Building on a Pounds 2m foundation

4th November 1994 at 00:00
Public appointments, payments to MPs and the role of quangos are under scrutiny. The TES examines the likely impact of the Nolan inquiry on the world of education. Among the institutions set up by the present Government to promote its radical education reforms is the Grant-Maintained Schools Foundation, which has already come under scrutiny for the way it operates and makes appointments.

The chairman of the foundation, a limited company that receives all its funding from the Department for Education, is Sir Robert Balchin. He is an influential Conservative and treasurer of the party's south-east region, and is also chairman of the Grant-Maintained Schools Centre, a private company that sells services to grant-maintained schools. (Sir Robert is also a member of the Funding Agency for Schools) The foundation was created earlier this year (it took on the name of a former charitable body) and its role is to provide information to schools about becoming grant-maintained. The job of chief officer was not advertised. The appointment went to Andrew Turner, a Conservative county councillor in Oxfordshire, who was transferred from the Grant-Maintained Schools Centre. He had formerly been employed by a trust set up to promote opting-out to schools.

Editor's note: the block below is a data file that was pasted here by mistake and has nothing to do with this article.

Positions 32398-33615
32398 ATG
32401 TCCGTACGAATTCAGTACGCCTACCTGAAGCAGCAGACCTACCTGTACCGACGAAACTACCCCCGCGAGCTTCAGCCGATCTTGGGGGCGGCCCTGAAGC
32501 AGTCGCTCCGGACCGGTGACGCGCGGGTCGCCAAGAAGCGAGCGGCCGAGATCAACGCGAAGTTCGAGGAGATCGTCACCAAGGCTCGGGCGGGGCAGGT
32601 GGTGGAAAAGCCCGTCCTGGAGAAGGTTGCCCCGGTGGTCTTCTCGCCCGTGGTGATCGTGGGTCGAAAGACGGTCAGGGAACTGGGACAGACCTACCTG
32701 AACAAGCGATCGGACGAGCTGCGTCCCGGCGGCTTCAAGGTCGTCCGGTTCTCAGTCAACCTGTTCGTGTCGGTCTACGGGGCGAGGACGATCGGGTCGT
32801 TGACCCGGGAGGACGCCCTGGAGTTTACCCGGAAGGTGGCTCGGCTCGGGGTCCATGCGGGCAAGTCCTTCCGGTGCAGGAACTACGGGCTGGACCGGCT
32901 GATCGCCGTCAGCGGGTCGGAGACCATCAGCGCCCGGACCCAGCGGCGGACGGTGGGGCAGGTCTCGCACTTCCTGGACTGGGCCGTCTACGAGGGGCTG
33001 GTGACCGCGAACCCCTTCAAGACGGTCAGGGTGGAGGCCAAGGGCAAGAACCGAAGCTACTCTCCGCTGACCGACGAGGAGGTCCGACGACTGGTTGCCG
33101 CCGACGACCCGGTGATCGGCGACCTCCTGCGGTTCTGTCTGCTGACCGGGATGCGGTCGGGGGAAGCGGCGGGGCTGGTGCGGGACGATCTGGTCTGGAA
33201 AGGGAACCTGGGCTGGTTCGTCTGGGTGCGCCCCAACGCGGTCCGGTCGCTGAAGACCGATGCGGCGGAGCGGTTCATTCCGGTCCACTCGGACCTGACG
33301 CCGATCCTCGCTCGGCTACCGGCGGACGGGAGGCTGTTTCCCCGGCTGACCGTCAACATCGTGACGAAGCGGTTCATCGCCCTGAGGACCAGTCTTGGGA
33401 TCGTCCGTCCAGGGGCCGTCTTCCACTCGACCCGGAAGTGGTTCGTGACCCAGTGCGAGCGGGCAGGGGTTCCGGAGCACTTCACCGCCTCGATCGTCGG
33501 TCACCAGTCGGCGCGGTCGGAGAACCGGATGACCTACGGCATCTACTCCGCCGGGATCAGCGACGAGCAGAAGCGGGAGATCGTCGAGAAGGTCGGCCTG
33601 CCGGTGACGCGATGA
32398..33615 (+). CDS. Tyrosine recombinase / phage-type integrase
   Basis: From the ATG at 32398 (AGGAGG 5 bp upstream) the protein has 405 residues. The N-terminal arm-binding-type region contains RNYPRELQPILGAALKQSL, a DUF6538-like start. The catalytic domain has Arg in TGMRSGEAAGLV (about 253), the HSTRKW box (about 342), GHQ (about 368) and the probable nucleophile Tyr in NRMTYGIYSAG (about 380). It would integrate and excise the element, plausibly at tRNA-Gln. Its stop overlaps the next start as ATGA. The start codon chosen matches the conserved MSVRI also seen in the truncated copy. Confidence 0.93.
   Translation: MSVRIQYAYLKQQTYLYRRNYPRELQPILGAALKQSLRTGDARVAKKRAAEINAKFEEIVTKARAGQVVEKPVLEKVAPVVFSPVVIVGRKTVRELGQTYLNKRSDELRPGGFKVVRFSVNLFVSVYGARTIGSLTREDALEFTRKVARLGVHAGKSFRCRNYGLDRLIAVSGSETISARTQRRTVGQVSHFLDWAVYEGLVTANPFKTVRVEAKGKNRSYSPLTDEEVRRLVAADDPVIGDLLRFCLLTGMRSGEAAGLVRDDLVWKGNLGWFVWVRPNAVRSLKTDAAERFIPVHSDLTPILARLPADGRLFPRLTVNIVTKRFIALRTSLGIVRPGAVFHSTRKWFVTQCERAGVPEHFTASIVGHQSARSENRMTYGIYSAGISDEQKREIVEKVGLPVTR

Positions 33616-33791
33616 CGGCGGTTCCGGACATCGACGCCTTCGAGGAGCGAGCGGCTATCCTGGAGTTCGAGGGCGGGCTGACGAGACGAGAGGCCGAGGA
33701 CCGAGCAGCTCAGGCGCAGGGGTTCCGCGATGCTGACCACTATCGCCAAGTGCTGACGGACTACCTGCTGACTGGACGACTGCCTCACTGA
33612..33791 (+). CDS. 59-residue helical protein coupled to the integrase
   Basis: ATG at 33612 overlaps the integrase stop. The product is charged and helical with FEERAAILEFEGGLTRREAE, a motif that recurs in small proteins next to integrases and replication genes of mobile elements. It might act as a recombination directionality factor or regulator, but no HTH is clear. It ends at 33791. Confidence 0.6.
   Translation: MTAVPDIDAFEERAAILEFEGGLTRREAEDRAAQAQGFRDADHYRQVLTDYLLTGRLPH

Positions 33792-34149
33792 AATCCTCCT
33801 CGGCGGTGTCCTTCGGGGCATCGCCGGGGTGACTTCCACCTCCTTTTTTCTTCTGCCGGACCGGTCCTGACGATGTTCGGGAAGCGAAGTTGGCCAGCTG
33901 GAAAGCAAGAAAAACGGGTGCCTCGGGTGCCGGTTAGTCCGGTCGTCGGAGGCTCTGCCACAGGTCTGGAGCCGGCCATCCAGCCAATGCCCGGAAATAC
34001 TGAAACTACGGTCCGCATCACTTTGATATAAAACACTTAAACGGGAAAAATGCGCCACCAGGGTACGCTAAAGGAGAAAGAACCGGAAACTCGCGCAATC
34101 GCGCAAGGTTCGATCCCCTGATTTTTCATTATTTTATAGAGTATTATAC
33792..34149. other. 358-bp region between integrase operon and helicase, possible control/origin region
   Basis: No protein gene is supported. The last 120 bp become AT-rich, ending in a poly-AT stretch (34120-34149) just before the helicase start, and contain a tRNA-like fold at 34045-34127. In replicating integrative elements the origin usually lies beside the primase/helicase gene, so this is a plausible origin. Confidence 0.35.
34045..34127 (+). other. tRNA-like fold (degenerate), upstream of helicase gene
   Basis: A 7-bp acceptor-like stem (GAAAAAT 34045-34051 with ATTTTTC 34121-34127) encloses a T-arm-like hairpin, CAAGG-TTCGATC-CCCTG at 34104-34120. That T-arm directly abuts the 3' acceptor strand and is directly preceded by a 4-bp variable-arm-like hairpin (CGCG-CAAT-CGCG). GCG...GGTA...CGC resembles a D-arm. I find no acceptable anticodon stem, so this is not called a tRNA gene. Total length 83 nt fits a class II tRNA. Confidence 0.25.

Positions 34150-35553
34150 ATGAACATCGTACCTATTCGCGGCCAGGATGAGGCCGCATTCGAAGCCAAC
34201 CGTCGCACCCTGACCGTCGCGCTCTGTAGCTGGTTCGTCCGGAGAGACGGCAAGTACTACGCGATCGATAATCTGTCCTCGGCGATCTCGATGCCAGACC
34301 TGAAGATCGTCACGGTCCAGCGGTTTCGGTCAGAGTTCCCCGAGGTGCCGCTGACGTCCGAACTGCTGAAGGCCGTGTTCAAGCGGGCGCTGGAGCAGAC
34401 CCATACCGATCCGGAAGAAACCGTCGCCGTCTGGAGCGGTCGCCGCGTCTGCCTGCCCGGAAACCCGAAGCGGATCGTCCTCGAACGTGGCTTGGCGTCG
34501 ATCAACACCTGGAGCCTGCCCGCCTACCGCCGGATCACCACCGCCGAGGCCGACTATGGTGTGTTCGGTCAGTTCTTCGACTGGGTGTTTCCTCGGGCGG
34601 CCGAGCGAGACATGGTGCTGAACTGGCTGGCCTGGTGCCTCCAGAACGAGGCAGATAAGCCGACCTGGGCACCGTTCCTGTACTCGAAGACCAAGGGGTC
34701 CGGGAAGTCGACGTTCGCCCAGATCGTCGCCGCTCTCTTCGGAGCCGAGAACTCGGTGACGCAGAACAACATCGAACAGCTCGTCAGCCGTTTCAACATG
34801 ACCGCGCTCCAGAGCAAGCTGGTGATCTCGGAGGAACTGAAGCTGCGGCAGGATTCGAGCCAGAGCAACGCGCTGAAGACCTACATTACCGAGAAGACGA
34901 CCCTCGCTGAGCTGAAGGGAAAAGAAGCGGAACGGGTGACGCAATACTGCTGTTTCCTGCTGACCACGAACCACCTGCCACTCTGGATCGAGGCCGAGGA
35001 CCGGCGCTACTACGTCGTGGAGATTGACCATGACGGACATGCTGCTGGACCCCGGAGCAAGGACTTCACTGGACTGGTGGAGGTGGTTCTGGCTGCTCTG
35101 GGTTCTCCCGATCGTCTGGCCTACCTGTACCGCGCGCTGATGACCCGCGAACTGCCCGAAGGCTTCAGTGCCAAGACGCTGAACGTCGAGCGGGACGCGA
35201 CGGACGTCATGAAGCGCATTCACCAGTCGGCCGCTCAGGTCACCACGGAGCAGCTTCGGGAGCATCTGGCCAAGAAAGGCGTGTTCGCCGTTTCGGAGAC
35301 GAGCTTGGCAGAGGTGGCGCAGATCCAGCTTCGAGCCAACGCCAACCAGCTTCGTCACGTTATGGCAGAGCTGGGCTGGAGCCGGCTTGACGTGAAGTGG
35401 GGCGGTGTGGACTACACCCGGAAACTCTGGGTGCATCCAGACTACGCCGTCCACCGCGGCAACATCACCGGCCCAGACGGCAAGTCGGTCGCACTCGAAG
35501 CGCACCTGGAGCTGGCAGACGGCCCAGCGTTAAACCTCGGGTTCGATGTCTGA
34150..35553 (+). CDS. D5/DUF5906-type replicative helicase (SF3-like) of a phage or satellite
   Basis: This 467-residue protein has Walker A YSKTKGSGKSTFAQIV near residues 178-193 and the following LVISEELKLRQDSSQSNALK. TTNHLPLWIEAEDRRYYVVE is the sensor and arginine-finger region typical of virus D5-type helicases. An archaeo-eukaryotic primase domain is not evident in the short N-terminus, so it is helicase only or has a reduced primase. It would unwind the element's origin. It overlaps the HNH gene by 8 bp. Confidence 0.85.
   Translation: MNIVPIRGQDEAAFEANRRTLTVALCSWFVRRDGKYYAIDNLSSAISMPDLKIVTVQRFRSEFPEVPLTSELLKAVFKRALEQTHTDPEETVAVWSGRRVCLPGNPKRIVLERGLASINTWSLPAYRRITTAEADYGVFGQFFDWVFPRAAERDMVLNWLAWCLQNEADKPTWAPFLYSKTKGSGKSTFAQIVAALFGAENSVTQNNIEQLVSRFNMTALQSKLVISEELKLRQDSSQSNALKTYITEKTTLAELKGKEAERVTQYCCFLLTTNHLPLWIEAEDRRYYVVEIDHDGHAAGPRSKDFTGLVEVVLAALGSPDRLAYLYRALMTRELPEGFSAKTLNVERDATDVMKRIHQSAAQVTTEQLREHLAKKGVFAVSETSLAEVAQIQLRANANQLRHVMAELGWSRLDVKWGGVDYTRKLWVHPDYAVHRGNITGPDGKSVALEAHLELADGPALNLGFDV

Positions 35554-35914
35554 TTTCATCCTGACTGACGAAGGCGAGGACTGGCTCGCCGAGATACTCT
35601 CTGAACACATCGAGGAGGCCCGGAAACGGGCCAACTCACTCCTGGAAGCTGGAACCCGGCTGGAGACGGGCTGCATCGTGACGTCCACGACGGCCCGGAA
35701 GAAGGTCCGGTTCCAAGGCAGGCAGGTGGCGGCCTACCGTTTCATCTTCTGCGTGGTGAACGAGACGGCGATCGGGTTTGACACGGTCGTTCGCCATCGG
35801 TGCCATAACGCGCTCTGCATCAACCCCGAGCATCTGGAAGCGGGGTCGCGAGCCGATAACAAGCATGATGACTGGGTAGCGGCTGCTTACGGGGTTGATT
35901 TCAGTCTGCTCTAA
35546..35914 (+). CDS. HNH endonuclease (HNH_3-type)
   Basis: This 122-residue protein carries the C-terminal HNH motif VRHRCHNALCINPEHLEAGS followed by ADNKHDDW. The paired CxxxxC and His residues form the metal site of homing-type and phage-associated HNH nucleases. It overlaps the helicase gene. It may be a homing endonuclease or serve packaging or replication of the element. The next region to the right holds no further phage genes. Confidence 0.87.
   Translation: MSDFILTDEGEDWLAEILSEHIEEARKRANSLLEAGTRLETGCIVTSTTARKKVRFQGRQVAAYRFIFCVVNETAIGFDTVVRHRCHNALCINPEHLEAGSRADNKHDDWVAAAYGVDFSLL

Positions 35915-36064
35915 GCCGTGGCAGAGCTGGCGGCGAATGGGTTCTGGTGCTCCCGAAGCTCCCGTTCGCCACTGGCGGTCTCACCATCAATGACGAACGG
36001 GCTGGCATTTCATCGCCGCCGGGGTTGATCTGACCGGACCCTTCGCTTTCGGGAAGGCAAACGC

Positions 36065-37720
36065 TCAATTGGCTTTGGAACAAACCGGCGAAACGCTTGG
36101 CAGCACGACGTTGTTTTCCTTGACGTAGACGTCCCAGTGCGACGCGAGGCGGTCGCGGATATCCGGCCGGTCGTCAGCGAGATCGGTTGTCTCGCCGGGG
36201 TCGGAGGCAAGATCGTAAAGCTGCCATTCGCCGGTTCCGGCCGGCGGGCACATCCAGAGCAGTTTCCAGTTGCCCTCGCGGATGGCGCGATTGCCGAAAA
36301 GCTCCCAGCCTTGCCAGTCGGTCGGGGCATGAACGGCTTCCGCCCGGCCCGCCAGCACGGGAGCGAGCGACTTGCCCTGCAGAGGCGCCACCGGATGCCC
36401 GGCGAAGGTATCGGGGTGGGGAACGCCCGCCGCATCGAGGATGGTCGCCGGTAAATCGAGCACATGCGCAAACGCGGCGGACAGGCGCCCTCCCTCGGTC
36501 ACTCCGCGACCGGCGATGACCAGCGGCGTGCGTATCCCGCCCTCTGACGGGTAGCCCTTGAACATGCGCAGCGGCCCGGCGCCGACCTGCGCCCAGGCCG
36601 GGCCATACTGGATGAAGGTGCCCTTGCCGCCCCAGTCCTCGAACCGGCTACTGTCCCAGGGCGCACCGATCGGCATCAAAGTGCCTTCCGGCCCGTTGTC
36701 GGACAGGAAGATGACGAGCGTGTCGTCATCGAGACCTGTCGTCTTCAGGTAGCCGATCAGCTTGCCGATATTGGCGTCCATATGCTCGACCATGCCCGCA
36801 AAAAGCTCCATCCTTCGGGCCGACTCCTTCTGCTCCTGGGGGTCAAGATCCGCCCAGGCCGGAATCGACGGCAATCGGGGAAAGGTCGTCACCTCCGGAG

The foundation said this week that eight staff work from the London office, excluding the chairman, and four in the regional offices. A further three regional offices will open in the North-east, Exeter and Swansea.

The foundation's press officer, Jenny Smith, said terms and conditions of employees were confidential. Although wholly funded by the DFE - a grant of Pounds 695,000 this year - it operates independently. It is not listed as a non-departmental government body and the conditions of its grant are set out in confidential memoranda.

Before its creation, the DFE was funding the Grant-Maintained Schools Centre. In 19934 the centre received Pounds 800,000. In total, it has had about Pounds 2 million, intended to enable the centre to provide services to grant-maintained schools. The National Audit Office does not audit the accounts, but it does have powers of investigation.

The foundation appoints its own directors. They include Sir Christopher Lawson, former director of marketing for the Tory party. Sir Robert is not paid by the centre. Directors can claim an attendance allowance of Pounds 55 a day.

Subscribe to get access to the content on this page.

If you are already a Tes/ Tes Scotland subscriber please log in with your username or email address to get full access to our back issues, CPD library and membership plus page.

Not a subscriber? Find out more about our subscription offers.
Subscribe now
Existing subscriber?
Enter subscription number


The guide by your side – ensuring you are always up to date with the latest in education.

Get Tes magazine online and delivered to your door. Stay up to date with the latest research, teacher innovation and insight, plus classroom tips and techniques with a Tes magazine subscription.
With a Tes magazine subscription you get exclusive access to our CPD library. Including our New Teachers’ special for NQTS, Ed Tech, How to Get a Job, Trip Planner, Ed Biz Special and all Tes back issues.

Subscribe now